# Brief Derivation of Schrödinger Equation

Imagine a particle constrained to move along the x-axis, subject to a potential energy $V(x,t)\!$. Classically, we could model this system by writing down its Hamiltonian $H,\!$ given by

$H = \frac{p^2}{2m} + V(x,t).$

We then employ Hamilton's equations of motion,

$\dot{p}=-\frac{\partial H}{\partial x},\,\dot{x}=\frac{\partial H}{\partial p},$

where a dot denotes a time derivative, to determine the motion of the particle. Applying these equations to the above Hamiltonian, we can recover Newton's second law,

$m\ddot{a}=-\frac{\partial V}{\partial x}=F.$

Now by applying the appropriate initial conditions for our particle, we obtain a solution for the trajectory of the particle. As we will see, the above relation is only an approximation to actual physical reality. As we attempt to describe increasingly smaller objects, we enter the quantum mechanical regime, where we can no longer neglect the particles' wave properties. Allowing $\displaystyle{p \rightarrow \frac{\hbar}{i}\frac{\partial}{\partial x}}$ and $\displaystyle{H \rightarrow i\hbar \frac{\partial}{\partial t}},$ we can use the Hamiltonian for a classical particle above to find an equation that describes this wave nature. We find that the wave function $\Psi(x,t)\!$ satisfies the Schrödinger equation for a scalar potential $V(x,t)\!$ in one dimension:

$i\hbar\frac{\partial}{\partial t}\Psi(x,t)=\left[-\frac{\hbar^2}{2m}\frac{\partial^2}{\partial x^2}+V(x,t)\right]\Psi(x,t)$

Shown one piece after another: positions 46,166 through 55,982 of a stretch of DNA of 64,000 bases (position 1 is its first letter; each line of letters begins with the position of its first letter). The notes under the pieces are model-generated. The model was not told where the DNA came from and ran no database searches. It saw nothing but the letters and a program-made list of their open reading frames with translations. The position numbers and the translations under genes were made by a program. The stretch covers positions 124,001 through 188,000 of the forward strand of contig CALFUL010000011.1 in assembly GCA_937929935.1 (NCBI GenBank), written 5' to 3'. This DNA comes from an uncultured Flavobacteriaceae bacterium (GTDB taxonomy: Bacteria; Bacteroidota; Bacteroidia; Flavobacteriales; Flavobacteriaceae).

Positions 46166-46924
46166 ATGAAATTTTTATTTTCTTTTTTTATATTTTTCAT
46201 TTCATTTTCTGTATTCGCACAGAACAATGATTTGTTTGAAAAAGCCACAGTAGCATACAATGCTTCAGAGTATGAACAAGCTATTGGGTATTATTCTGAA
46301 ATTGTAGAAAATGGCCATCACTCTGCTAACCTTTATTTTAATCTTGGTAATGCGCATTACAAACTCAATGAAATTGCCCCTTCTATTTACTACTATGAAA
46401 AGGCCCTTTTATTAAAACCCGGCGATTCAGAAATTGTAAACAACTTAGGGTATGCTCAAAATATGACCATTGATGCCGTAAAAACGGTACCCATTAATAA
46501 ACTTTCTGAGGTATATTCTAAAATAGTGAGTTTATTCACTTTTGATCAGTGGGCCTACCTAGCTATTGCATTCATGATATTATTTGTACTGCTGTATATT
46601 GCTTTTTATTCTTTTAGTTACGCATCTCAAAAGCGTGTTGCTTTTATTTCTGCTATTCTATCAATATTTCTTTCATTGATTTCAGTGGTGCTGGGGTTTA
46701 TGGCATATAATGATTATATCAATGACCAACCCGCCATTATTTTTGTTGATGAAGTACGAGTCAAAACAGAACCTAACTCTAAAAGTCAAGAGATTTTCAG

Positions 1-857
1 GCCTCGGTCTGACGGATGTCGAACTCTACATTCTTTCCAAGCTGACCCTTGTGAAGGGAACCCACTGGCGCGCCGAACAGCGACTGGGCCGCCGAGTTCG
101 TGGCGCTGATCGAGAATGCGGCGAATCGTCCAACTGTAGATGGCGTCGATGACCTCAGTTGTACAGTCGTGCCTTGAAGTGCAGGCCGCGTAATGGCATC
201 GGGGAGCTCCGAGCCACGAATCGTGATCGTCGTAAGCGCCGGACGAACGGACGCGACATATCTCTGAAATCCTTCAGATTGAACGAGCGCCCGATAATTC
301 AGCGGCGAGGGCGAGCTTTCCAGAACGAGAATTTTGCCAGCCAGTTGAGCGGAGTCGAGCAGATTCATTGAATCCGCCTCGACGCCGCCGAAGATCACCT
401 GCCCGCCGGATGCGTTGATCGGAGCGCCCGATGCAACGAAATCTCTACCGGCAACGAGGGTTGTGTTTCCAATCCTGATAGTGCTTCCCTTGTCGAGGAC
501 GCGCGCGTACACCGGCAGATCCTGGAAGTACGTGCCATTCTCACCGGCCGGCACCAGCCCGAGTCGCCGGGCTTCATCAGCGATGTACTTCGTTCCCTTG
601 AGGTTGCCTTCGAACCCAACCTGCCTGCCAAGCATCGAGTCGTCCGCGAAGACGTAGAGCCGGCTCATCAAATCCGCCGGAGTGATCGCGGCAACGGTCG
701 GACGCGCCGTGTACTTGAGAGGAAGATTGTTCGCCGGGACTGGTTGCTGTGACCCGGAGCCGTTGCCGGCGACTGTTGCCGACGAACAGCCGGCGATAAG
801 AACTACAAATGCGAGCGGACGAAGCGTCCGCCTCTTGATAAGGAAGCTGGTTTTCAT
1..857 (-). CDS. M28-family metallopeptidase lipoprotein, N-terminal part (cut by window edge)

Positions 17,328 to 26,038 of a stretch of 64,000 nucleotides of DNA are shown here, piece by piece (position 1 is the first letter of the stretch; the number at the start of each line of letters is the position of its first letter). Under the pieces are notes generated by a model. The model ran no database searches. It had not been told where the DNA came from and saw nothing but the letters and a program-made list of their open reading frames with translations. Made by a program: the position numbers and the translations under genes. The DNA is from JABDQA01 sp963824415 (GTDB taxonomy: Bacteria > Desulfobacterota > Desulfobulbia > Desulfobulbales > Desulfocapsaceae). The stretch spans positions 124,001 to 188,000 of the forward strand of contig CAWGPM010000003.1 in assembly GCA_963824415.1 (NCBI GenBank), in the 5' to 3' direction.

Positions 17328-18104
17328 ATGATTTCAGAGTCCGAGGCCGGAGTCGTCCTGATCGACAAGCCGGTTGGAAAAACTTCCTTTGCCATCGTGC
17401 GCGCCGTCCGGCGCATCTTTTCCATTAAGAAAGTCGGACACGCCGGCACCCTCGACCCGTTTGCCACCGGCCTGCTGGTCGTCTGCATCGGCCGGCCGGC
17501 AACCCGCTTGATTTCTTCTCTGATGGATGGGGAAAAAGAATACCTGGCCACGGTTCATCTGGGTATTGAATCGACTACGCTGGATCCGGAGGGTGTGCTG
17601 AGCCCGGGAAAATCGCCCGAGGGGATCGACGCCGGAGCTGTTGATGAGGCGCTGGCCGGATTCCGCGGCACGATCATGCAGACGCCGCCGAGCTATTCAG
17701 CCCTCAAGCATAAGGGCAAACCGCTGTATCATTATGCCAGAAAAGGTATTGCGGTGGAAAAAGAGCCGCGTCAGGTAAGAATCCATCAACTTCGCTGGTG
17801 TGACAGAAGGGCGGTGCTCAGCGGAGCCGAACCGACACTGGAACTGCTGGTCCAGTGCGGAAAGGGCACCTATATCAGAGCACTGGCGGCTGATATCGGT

A similar equation may be derived in multiple dimensions:

$i\hbar\frac{\partial}{\partial t}\Psi(\textbf{r},t)=\left[-\frac{\hbar^2}{2m}\nabla^2+V(\textbf{r},t)\right]\Psi(\textbf{r},t)$

Given a solution which satisfies the above Schrödinger equation, quantum mechanics provides a mathematical description of the laws obeyed by the probability amplitudes associated with quantum motion.

We can also generalize the Schrödinger equation to a system which contains $N \!$ particles. We assume that the wave function is $\Psi(\textbf{r}_1,\textbf{r}_2, \ldots, \textbf{r}_N, t)$ and that the Hamiltonian of the system can be expressed as

$H= \sum_{k=1}^N \frac{\textbf{p}^2_k}{2m_k}+V(\textbf{r}_1,\textbf{r}_2, \ldots, \textbf{r}_N).$

Making a similar replacement as before, we may obtain the Schrödinger equation for a many-particle system:

$i\hbar\frac{\partial}{\partial t}\Psi(\textbf{r}_1,\textbf{r}_2, \ldots, \textbf{r}_N, t)=\left[\sum_{k=1}^N \frac{\hbar^2}{2m_k}\nabla_{k}^2+V(\textbf{r}_1,\textbf{r}_2, \ldots, \textbf{r}_N)\right]\Psi(\textbf{r}_1,\textbf{r}_2, \ldots, \textbf{r}_N, t)$

Here, $\nabla_{k}^2$ is the Lapalacian operator that acts on the coordinates of particle $k.\!$